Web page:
The Gates of Hell or climate change? Boise just tied this long-standing weather record

·3 min read
Sarah A. Miller | Idaho Statesman/

Is Boise at the Gates of Hell?

It sure felt like it this summer, with temperatures consistently soaring to 100 degrees in the City of Trees. It’s been so hot that Boise tied a weather record on Wednesday afternoon that’s been tracked since 1875.

When the temperature ticked to 100, it officially became the 20th day of the year with triple-digit heat. That tied the record set in 2003 and eclipsed every other year over the past 147 years.

The National Weather Service issued a heat advisory for the Treasure Valley and surrounding areas from 3 p.m. to 9 p.m. on Wednesday, with temperatures expected to go as high as 105 in some regions. The Weather Service forecast was for a high of 103 degrees and patchy smoke from nearby wildfires for Boise on Wednesday.

And if matching the heat record wasn’t enough, Boise could break it on Thursday.

“Our forecast is 99 (degrees), but yes, there’s a chance we’ll do it again,” said Les Colin, a meteorologist with the National Weather Service in Boise. “Our models give us a spectrum of values, and that number happened to be exactly 50% that we could make it or not make it. So we’ve opted our analysis here to go 99, but it’s equally likely that we’ll have 100.”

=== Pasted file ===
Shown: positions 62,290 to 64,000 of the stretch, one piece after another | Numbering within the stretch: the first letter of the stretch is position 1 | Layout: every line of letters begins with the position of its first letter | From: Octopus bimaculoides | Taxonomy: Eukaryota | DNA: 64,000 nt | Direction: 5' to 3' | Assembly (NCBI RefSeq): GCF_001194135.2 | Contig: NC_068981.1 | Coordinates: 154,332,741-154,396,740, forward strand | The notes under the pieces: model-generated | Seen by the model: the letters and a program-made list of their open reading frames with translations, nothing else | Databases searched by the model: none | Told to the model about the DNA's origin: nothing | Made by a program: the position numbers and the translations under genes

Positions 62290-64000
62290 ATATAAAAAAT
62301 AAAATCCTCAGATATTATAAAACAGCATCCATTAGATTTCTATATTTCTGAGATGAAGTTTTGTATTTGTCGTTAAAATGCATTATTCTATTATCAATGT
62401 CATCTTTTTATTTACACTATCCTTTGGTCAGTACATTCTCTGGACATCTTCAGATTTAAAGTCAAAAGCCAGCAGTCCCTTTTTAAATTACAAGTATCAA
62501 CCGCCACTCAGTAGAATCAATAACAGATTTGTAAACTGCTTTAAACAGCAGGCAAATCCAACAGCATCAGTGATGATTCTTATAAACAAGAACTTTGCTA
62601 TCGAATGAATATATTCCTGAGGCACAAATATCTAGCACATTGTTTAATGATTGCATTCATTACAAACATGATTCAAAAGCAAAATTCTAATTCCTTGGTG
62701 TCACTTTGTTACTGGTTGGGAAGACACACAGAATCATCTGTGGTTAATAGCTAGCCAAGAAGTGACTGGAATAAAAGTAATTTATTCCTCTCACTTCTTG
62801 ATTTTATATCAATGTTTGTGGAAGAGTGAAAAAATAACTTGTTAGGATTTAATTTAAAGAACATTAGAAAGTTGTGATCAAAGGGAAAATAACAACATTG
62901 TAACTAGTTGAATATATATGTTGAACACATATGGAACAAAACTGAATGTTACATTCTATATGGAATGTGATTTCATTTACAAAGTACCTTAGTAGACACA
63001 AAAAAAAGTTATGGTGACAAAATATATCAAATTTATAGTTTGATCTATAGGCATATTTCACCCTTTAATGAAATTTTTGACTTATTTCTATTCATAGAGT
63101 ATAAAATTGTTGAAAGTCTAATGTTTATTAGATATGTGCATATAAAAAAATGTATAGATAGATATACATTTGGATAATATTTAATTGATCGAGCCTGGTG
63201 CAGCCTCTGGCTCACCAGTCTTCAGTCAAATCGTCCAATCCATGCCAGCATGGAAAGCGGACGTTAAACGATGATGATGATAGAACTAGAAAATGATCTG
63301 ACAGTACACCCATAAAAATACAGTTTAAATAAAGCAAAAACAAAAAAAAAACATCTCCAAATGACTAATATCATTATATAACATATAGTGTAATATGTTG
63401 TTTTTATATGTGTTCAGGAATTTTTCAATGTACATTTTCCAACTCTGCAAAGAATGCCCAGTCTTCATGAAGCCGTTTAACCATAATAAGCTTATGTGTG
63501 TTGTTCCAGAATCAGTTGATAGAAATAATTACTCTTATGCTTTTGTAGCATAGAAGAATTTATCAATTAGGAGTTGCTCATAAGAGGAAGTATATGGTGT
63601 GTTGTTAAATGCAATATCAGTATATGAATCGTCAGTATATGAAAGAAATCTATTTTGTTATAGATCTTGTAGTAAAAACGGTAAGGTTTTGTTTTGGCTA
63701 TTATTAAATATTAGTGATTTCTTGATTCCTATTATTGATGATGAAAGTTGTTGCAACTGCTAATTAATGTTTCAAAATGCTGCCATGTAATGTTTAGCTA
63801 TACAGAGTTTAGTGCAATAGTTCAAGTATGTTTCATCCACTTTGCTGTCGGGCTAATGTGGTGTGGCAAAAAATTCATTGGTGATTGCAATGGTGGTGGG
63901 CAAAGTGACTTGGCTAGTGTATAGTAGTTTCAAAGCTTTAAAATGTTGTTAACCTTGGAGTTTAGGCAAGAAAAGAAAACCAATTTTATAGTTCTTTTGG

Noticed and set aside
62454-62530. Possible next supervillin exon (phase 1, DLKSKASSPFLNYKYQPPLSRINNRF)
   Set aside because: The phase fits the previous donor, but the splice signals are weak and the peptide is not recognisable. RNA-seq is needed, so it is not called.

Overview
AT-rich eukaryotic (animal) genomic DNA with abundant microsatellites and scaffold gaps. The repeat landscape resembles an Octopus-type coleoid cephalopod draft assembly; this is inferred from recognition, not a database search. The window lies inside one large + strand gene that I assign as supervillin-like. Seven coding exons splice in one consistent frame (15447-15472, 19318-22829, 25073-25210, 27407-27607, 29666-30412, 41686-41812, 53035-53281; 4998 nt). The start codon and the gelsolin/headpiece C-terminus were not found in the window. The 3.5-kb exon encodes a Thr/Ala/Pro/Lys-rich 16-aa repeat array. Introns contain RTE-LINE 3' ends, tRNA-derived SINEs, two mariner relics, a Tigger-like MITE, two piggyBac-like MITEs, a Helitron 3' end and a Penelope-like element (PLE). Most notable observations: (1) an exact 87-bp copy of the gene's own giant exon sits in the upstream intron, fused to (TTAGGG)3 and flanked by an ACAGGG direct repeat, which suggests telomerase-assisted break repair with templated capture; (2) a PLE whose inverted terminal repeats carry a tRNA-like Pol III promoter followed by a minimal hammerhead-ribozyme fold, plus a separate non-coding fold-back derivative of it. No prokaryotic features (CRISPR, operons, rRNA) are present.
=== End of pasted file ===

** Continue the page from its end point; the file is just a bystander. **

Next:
Climate change to blame?

Tying such a significant weather record is certainly something of note, but Colin isn’t surprised, either. Boise has been heading down this path for a while.

“It tends to be a gradual trend toward more days in recent years of being over 100,” Colin said. “We haven’t stayed under 100 the whole summer since 1982. And prior to that, we used to do that about every 20 years. Now, it looks like we’ll never do it.”

Boise hit 100 degrees on 18 occasions in 2021, 16 times in 2006 and 2007, and on 14 occasions in 2018, 2015 and 2013.

It wasn’t too long ago that sweltering summers in Boise would see temperatures hit 100 degrees around 10 times a year on the upper end of the scale, Colin said. He expects Boise to regularly hit 100 degrees or more at least 20 times per year in the near future.

“This is climate change. We’re riding that change as we live right now. It is clearly warming worldwide on average,” Colin said. “There are localities, certain regions of the world that are relatively cooler; the whole Earth isn’t warming exactly the same way everywhere. But overall, the whole world is warming.”